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New York's lieutenant governor resigns after being charged with bribery and fraud

New York Lt. Gov. Brian Benjamin leaves the U.S. District Courthouse on Tuesday in New York City.
Alexi J. Rosenfeld
/
Getty Images
New York Lt. Gov. Brian Benjamin leaves the U.S. District Courthouse on Tuesday in New York City.

New York Lt. Gov. Brian Benjamin has resigned after a federal court announced charges of bribery and wire fraud against him Tuesday for procuring illicit campaign funds.

Benjamin surrendered to the FBI Tuesday morning. His case is being handled by the Southern District Court of New York.

"I have accepted Brian Benjamin's resignation effective immediately," New York Gov. Kathy Hochul said on Twitter. "While the legal process plays out, it is clear to both of us that he cannot continue to serve as Lieutenant Governor."

Benjamin, 45, of Harlem, was appointed as lieutenant governor in August 2021. He is being charged with one count of federal program bribery, one count of honest services wire fraud, one count of conspiracy to commit those offenses and two counts of falsification of records.

The charges carry with them a conviction of 5 to 20 years in prison per count.

While a state senator in 2019, Benjamin was granted $50,000 to use in his district toward entities such as libraries, schools and nonprofit organizations, according to the indictment. The money allegedly went to a nonprofit ran by a real estate developer, who Benjamin had approached about fund-raising.

Initially, the developer voiced uncertainty about being able to procure campaign funds for Benjamin, but upon receipt of the grant, contributed $25,000 to Benjamin's re-election campaign, the Justice Department said.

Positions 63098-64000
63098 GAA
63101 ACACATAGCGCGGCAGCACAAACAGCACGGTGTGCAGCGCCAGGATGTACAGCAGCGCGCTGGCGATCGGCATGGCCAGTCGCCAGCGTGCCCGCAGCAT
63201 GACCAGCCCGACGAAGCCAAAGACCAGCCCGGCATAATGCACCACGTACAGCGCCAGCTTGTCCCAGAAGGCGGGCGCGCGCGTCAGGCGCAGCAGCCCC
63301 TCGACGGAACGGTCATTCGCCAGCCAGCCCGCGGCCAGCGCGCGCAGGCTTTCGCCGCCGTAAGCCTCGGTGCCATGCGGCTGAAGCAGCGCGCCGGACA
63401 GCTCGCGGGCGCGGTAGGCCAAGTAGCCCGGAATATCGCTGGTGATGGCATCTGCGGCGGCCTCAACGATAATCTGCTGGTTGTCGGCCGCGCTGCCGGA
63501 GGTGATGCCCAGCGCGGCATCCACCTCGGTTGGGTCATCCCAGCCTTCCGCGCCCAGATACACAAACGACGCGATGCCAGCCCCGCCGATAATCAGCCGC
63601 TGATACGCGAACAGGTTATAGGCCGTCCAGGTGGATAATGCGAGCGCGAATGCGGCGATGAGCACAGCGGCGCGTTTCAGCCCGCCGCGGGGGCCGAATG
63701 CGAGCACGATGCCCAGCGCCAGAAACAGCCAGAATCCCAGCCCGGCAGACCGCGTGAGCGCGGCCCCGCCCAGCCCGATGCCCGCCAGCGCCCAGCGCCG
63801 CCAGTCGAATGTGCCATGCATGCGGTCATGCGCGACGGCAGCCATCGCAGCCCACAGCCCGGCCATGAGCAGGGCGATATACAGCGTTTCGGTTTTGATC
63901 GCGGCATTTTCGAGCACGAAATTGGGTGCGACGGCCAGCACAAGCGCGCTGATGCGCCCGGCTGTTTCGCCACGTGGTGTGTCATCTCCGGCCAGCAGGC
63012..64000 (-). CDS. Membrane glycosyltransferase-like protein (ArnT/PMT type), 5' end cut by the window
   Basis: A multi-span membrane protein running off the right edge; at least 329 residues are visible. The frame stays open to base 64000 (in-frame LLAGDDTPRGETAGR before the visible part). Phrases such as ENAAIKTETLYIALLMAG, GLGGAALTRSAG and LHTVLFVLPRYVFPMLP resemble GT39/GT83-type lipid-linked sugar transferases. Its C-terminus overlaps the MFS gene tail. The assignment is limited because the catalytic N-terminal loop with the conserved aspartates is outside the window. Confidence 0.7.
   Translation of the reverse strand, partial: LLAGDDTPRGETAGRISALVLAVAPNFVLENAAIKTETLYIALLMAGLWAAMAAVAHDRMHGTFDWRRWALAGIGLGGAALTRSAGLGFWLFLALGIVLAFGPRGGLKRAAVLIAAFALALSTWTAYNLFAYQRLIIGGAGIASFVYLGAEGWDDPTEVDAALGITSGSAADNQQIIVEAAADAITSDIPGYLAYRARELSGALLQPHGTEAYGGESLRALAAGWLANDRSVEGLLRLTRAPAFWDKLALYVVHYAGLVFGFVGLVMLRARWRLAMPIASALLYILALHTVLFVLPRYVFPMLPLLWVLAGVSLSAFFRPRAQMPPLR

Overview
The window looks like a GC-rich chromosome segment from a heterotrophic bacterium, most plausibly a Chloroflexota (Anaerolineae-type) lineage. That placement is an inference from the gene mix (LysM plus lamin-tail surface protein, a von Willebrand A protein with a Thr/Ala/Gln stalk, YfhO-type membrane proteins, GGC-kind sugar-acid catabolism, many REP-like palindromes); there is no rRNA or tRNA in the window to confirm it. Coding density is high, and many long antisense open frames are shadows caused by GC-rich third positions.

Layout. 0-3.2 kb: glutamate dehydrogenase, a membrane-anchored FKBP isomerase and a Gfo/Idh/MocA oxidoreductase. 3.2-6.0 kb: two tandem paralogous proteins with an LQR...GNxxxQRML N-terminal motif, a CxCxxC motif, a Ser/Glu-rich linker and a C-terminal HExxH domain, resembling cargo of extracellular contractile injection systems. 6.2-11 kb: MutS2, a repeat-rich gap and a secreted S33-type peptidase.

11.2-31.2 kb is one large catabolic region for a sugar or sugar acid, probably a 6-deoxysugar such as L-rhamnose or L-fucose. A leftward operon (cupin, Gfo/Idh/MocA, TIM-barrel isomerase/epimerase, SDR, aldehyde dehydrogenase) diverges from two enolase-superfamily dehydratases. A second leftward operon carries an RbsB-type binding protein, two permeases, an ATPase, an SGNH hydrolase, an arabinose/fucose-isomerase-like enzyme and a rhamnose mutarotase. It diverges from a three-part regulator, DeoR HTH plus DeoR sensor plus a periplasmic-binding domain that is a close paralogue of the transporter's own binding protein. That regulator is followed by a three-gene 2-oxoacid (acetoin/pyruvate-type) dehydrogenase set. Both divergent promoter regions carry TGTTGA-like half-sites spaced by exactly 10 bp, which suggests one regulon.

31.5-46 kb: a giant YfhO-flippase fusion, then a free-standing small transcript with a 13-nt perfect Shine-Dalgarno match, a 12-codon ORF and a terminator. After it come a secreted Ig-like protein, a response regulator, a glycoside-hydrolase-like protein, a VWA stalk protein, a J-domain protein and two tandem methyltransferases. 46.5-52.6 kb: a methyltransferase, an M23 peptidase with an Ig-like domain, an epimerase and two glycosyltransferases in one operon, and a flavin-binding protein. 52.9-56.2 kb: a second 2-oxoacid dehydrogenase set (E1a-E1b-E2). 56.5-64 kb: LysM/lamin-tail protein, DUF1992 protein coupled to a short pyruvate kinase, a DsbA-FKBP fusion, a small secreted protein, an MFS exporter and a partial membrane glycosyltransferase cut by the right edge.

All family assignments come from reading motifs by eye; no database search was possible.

"My office and our partners at the FBI and DOI will continue to ensure that politicians who put themselves over the public interest will be prosecuted," U.S. Attorney Damian Williams said.

Between October 2019 and January 2021, the real estate developer allegedly continued to secure campaign money for Benjamin's unsuccessful run for New York City Comptroller.

In an effort to conceal the scheme, Benjamin allegedly failed to provide the New York State Board of Elections with documentation identifying the owners of all limited liability corporations, or LLCs, who contributed to campaigns.

When a staff member asked him about it, Benjamin allegedly said, "What happens if someone refuses to provide the information?"

In February 2020, the state's Campaign Finance Board told Benjamin his funds for his comptroller campaign could not be matched because they were deposited using sequentially numbered money orders.

Benjamin's campaign staff then allegedly submitted forms that falsely stated who the funds were procured by.

After being appointed as lieutenant governor, Benjamin allegedly lied on forms about his relationship with donors, stating that he never "directly exercised governmental authority concerning a matter of a donor [he] directly solicited."

Copyright 2022 NPR. To see more, visit https://www.npr.org.

Ayana Archie

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